Get­ting the fi­nan­cial aid you need

How to man­age pri­vate school tu­ition

The Kids Post - - School 101 -

Al­though tu­ition fees are un­de­ni­ably high — par­ents can ex­pect to spend any­where from $5,000 for day school to more than $50,000 at some board­ing schools — it’s a com­mon mis­con­cep­tion that pri­vate school is only within reach for a se­lect few. Many cash­con­scious par­ents send their chil­dren to pub­lic schools think­ing it is their only op­tion, but ac­cord­ing to ex­perts, there is a con­sid­er­able amount of tu­ition money doled out by schools and other or­ga­ni­za­tions. The key is to go af­ter it.


The very tal­ent you’re try­ing to nur­ture in your child could se­cure a schol­ar­ship to off­set at least a por­tion of tu­ition fees. Pri­vate schools are of­ten seek­ing to in­vest in promis­ing stu­dents who ex­cel in aca­demics and/or ath­let­ics.

For this rea­son, par­ents should look for schools based on their child’s skills be­fore find­ing the schools of­fer­ing the high­est dol­lar amount.


A pop­u­lar op­tion for par­ents seek­ing as­sis­tance is bur­saries. Al­though schol­ar­ships are gen­er­ally merit-based awards and can be given to stu­dents for a range of rea­sons, in­clud­ing aca­demic ex­cel­lence, spe­cial abil­ity in arts or ex­cep­tional ath­letic per­for­mance, bur­saries are gen­er­ally awarded on a needs ba­sis, pro­vid­ing par­ents with re­lief by re­duc­ing the an­nual school fees sig­nif­i­cantly.

It de­pends on the school — some of­fer only small dis­counts, while other schools cover up to 100 per cent.

A large num­ber of schools in the GTA de­cide how to dis­trib­ute bur­saries with help from Fi­nan­cial Aid for Cana­dian Stu­dents (FACS), an in­de­pen­dent or­ga­ni­za­tion that eval­u­ates the fis­cal needs of fam­i­lies ap­ply­ing for fi­nan­cial aid and pro­vides rec­om­men­da­tions back to the schools in the form of a par­ents’ fi­nan­cial state­ment (PFS).

Par­ents can ap­ply to FACS di­rectly through Ap­ple Fi­nan­cial Ser­vices, an in­de­pen­dent third party. The cost of the PFS anal­y­sis to par­ents is $115 for the first school and $15 for each ad­di­tional school. The ul­ti­mate de­ci­sion and sub­se­quent fund­ing is then han­dled by the school’s fi­nan­cial aid com­mit­tee.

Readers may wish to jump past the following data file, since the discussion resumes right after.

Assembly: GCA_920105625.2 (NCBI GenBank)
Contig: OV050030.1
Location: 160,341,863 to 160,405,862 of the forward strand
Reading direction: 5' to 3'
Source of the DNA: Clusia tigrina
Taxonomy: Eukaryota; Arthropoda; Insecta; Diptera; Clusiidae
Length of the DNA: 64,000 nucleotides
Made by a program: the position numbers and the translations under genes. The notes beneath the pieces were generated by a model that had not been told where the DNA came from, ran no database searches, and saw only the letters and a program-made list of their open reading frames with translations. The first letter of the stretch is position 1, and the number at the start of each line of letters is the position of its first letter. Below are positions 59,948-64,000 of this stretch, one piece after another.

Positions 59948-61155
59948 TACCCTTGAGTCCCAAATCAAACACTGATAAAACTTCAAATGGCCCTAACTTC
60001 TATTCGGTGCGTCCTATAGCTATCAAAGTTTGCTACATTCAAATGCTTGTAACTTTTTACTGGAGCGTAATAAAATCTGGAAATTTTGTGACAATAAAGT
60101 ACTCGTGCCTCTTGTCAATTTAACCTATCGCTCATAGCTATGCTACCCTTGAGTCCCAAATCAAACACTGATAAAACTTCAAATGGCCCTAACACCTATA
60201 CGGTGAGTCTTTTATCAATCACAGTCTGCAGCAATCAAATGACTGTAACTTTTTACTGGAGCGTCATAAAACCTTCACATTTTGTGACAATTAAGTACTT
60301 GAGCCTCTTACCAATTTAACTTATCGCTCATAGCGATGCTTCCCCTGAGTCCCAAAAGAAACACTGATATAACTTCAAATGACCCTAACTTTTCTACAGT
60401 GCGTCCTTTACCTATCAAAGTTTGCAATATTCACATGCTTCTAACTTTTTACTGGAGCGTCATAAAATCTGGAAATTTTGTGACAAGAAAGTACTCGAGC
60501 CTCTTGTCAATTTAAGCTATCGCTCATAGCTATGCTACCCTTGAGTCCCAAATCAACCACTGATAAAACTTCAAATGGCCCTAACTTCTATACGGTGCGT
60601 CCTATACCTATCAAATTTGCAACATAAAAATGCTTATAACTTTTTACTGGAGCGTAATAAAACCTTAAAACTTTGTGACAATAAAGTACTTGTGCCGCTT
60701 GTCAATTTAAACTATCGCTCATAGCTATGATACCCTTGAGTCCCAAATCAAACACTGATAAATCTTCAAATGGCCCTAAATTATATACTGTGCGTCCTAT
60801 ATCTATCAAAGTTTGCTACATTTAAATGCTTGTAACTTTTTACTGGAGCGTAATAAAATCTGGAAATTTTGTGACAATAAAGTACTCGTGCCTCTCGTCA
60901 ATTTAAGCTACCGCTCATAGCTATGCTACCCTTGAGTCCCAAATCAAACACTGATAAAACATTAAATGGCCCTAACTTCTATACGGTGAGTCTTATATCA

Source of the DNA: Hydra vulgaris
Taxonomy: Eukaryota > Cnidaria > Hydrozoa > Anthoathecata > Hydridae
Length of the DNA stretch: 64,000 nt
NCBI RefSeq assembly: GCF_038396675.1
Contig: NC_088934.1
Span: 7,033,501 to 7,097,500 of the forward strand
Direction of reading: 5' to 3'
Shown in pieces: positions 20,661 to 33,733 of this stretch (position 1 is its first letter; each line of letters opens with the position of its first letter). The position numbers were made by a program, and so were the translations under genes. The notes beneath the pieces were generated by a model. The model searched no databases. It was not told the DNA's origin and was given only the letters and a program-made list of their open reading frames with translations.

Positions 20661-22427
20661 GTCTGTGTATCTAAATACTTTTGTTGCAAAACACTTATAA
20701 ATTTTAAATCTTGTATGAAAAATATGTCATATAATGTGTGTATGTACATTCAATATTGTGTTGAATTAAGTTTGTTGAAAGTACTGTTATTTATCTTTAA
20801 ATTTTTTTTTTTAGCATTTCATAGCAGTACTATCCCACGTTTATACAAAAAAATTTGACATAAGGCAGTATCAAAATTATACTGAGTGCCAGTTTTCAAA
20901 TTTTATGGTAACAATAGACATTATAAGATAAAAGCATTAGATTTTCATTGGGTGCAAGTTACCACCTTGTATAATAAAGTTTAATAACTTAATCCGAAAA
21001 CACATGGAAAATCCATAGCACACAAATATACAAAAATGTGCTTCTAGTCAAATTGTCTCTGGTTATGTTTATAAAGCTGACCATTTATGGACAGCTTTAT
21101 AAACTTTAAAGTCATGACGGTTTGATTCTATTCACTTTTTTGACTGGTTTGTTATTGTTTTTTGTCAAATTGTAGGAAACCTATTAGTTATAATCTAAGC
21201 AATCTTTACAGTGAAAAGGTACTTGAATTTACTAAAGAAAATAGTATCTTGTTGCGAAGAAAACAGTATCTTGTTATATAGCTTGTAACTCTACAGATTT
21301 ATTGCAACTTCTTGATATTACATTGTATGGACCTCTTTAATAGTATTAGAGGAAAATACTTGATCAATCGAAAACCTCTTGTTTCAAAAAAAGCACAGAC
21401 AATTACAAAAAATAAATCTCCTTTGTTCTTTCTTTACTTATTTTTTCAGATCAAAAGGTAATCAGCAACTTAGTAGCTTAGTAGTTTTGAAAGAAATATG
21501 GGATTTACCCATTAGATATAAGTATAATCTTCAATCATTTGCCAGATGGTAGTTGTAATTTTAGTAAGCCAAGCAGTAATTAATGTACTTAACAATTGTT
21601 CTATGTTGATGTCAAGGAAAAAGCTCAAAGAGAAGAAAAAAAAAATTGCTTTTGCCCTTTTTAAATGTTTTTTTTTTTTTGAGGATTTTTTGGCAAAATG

One school that uses FACSs is Brank­some Hall where tu­ition fees start at over $32,000. Direc­tor of En­rol­ment Man­age­ment at the school, Kim­berly Carter, says the school of­fers over $1 mil­lion in funds each year for needs-based bur­saries and merit-based schol­ar­ships for ap­pli­cants.

“At Brank­some Hall, all ad­mis­sions de­ci­sions are ‘ needs­blind’, so ap­ply­ing for fi­nan­cial as­sis­tance does not im­pact your ap­pli­ca­tion to join the school,” says Carter.

Brank­some Hall’s bur­saries, like those of many schools, are limited and given on a first-come, first­served ba­sis, so fam­i­lies are en­cour­aged to ap­ply early.

Tax breaks

For fam­i­lies that don’t qual­ify for bur­saries, there are al­ter­nate av­enues to ex­plore. In On­tario, a num­ber of tax de­duc­tions are avail­able for dif­fer­ent schools, pro­grams and cir­cum­stances, which could ease the strain on the hip pocket.

For ex­am­ple, Canada Rev­enue Agency of­fers some tax cred­its on tu­ition to schools that pro­vide both aca­demic and re­li­gious ed­u­ca­tion as long as it is reg­is­tered as a char­ity or linked with an­other or­ga­ni­za­tion that of­fers tax breaks.

If it is a med­i­cal ne­ces­sity for a child to at­tend a spe­cial fa­cil­ity or if men­tal or phys­i­cal needs re­quire a child to at­tend a cer­tain school, tax re­lief can be pro­vided in these in­stances as well.


Hav­ing to con­tem­plate put­ting more than one child through pri­vate school may be a com­pli­cat­ing fac­tor. But it doesn’t nec­es­sar­ily have to pack twice the punch when it comes to the pock­et­book. For fam­i­lies with one child en­rolled at a pri­vate school and an­other on the way, be ad­vised that a large num­ber of schools of­fer dis­counts of around five to 10 per cent off the fees of the younger stu­dent.

Do­ing the math

If, at the end of the day, you still can’t crunch the num­bers, it can be help­ful to speak to a fi­nan­cial plan­ner or go straight to the school to see if there’s any­thing it can rec­om­mend.

“It de­pends on the school — some of­fer only small dis­counts, while oth­ers cover up to 100 per cent.”

There are re­sources avail­able for those who once thought pri­vate schools were out of reach

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